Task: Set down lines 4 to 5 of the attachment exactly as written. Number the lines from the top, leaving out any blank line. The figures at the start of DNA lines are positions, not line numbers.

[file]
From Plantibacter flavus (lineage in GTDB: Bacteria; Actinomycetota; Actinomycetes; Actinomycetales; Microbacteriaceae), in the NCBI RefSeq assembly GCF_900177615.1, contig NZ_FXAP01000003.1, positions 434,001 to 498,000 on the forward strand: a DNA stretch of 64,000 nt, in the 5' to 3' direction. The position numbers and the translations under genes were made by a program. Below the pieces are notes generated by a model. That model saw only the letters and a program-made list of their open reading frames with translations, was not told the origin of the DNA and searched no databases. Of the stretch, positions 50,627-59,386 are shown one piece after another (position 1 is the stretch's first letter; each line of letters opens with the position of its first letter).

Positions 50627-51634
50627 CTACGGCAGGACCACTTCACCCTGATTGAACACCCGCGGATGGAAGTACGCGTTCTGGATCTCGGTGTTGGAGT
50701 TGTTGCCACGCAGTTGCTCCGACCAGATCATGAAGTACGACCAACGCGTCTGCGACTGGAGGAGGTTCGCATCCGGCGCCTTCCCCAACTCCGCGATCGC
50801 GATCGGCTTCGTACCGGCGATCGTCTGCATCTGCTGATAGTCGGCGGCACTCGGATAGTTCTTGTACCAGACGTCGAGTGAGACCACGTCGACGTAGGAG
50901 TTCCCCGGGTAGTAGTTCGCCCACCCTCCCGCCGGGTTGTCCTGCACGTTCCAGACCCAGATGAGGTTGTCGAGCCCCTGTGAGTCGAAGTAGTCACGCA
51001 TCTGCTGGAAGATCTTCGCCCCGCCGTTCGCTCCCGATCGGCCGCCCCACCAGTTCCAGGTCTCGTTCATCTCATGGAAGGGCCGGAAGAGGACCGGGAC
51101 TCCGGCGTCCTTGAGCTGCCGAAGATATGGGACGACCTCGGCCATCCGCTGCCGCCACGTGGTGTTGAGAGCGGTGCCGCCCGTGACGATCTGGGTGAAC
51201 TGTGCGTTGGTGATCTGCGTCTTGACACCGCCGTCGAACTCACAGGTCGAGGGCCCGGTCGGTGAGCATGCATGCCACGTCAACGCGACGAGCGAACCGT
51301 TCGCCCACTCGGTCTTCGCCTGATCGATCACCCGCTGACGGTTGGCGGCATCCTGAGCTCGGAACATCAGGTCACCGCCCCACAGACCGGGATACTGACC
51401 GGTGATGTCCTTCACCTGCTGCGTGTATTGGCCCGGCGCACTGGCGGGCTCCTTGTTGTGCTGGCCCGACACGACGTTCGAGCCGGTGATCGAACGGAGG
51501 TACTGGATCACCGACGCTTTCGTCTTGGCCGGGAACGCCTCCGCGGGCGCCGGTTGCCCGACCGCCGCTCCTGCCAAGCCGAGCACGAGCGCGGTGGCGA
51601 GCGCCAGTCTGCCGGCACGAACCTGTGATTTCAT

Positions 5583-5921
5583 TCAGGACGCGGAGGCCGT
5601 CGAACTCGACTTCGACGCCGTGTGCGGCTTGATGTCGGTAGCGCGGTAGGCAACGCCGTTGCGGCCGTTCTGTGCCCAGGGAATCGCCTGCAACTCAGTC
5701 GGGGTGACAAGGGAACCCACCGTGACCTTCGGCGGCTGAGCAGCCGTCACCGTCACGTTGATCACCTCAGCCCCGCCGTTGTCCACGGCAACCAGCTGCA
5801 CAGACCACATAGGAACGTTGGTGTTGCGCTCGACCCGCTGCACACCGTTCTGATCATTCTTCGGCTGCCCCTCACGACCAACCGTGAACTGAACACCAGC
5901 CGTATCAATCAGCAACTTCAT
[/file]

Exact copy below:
50701 TGTTGCCACGCAGTTGCTCCGACCAGATCATGAAGTACGACCAACGCGTCTGCGACTGGAGGAGGTTCGCATCCGGCGCCTTCCCCAACTCCGCGATCGC
50801 GATCGGCTTCGTACCGGCGATCGTCTGCATCTGCTGATAGTCGGCGGCACTCGGATAGTTCTTGTACCAGACGTCGAGTGAGACCACGTCGACGTAGGAG